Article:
Whether creating your communications digitally or physically, without the proper software solution, the process can be both long-winded and far from effective. As a business likely under heavy regulation with impeccably high standards of customer satisfaction expected, you need your customer communications to be quick to send and fit under all types of regulation required within your industry.

Many businesses will often look at their communications strategy as more of an afterthought. They end up with overinflated processes that show no effective results. The responsibility for customer communications will be passed around between teams, who all need to be involved to some extent for information to be accurate. Marketing will create ideas, which are then sent over to IT to create templates. After this, finance, HR, and other key teams will all have their say themselves, with poor communication between teams resulting in a poor end product. You then end up with no time left for the communications to be sent, meaning a rushed sending of communications that nobody is happy with. Sound familiar? So, how can you resolve this issue with digital customer communications in both the short and long term?

What short-term strategy can you incorporate today for improved results?

A short-term strategy would be to optimize and resolve some of the key problem areas of your communications efforts. Examples of this include:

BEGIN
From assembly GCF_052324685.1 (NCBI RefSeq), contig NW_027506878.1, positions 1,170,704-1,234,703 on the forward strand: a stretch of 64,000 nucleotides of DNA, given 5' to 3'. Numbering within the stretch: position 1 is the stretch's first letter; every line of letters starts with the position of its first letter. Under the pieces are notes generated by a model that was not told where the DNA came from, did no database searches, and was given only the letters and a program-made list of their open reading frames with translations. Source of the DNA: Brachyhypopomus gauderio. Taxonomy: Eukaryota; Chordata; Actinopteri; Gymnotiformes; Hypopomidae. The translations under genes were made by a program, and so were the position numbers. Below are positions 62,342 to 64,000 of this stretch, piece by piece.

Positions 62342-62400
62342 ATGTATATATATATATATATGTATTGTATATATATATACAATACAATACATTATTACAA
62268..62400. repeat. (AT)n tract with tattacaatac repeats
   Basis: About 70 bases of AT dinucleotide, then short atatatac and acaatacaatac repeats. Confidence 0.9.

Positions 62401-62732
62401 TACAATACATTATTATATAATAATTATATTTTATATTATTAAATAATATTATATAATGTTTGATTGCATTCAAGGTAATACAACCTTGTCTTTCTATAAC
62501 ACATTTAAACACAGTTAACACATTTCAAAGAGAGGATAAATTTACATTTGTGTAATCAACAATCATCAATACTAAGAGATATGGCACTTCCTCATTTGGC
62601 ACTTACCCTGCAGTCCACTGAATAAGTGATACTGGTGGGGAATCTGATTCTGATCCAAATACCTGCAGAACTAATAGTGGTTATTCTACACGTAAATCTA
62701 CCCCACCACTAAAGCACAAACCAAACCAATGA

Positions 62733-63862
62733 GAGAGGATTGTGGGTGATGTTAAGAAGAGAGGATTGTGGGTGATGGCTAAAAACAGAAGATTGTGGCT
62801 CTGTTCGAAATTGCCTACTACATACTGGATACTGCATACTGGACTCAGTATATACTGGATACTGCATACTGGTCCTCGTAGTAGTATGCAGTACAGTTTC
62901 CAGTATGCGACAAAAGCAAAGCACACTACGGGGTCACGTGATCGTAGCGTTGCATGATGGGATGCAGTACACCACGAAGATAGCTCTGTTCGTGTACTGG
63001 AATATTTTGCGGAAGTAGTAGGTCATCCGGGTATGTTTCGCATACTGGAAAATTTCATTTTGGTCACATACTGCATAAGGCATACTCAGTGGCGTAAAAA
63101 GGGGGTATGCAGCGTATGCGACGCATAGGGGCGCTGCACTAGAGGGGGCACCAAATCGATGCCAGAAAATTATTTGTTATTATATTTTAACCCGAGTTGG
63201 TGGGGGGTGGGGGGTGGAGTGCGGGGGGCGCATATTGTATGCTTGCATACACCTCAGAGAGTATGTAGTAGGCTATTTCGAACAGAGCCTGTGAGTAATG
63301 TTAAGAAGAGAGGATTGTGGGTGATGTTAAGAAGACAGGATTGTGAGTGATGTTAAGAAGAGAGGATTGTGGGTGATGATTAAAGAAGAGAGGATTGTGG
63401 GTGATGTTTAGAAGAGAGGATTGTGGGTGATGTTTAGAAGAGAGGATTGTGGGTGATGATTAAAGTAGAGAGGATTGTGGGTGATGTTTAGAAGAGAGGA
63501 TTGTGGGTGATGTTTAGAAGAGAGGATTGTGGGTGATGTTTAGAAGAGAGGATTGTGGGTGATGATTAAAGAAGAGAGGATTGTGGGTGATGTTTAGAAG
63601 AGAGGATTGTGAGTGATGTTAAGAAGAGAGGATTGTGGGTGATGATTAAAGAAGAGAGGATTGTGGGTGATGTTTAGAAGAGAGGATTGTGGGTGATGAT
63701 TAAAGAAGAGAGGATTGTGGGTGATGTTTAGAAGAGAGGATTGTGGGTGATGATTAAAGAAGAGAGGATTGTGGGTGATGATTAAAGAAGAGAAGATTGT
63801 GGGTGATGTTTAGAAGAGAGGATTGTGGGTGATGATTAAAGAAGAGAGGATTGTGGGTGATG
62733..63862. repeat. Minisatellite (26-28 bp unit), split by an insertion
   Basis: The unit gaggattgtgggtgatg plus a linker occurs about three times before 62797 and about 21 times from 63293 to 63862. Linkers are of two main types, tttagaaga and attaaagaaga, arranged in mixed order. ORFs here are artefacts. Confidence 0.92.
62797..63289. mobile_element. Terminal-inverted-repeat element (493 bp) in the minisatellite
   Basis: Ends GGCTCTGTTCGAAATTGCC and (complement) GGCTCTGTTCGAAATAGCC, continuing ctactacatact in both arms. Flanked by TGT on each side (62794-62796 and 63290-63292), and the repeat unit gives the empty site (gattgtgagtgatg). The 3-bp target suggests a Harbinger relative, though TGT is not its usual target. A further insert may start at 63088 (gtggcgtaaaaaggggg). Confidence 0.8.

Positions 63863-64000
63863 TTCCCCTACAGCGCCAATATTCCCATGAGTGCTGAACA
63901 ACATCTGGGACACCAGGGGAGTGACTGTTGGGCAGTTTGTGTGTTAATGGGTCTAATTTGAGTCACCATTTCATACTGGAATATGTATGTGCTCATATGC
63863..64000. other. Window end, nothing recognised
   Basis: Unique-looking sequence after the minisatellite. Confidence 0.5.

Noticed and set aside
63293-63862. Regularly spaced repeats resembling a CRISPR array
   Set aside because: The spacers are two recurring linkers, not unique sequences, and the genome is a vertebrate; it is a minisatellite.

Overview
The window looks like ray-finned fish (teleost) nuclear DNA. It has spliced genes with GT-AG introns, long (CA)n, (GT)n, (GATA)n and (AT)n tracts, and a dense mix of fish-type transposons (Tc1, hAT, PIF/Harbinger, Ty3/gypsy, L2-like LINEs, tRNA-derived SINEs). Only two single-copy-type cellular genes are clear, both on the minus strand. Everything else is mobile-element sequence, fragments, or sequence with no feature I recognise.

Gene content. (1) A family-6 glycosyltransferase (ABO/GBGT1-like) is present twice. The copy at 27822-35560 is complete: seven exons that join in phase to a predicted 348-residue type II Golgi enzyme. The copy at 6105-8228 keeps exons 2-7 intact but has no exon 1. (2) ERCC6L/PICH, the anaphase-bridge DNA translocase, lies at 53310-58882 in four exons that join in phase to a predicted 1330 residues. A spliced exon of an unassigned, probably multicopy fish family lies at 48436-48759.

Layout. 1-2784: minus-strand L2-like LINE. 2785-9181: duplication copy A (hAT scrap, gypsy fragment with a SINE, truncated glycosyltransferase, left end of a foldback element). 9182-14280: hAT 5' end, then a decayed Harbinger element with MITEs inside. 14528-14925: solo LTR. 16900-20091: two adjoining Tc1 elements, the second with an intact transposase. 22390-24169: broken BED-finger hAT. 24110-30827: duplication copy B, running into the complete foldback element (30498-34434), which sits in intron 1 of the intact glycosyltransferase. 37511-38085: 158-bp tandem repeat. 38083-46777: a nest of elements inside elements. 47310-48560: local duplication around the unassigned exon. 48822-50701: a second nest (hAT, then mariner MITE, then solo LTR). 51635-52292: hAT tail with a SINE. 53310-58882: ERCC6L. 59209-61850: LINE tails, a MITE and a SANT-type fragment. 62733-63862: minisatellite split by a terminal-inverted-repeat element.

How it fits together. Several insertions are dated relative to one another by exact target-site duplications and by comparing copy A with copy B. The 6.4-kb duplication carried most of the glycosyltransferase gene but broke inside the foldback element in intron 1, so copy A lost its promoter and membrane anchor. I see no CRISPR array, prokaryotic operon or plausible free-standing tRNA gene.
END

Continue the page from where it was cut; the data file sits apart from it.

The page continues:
• Creating clear guidelines for communications and building templates that can be used when creating communications.
  • Assigning key team members in each area of your business to be responsible for communications.
  • Passing the communications across teams with clear notes and communication. Collaboration between all parts of the business is key.
  • Organising your communications and creating more of a cross-channel or omni-channel strategy.
  • Thinking about which communication strategies are the most effective and sticking with them while you find your way.

How can our digital customer communications solution support your efforts long term?

You may be asking how you can bring in these methods and organise your digital customer communications strategy more effectively. Here at Sefas, we have over 20 years of experience in offering communications solutions for professional businesses. Some of the industries that our clients work in include:

  • Banking
  • Healthcare
  • Legal
  • Insurance
  • Travel

We understand the importance of not just speedy communications but also the power of regulation in these industries. Our communications solution will instantly audit and organise your communications to ensure they are always up to date. Your teams will be able to create standard templates for all types of communications, and all of these templates will be instantly accessible to the required teams.  Our all-in-one digital customer communications solution is called the Harmonie Communication Suite (HCS) and is used across industries and the world at large. To find out more about how HCS can support your communications efforts, get in contact today to arrange a free consultation.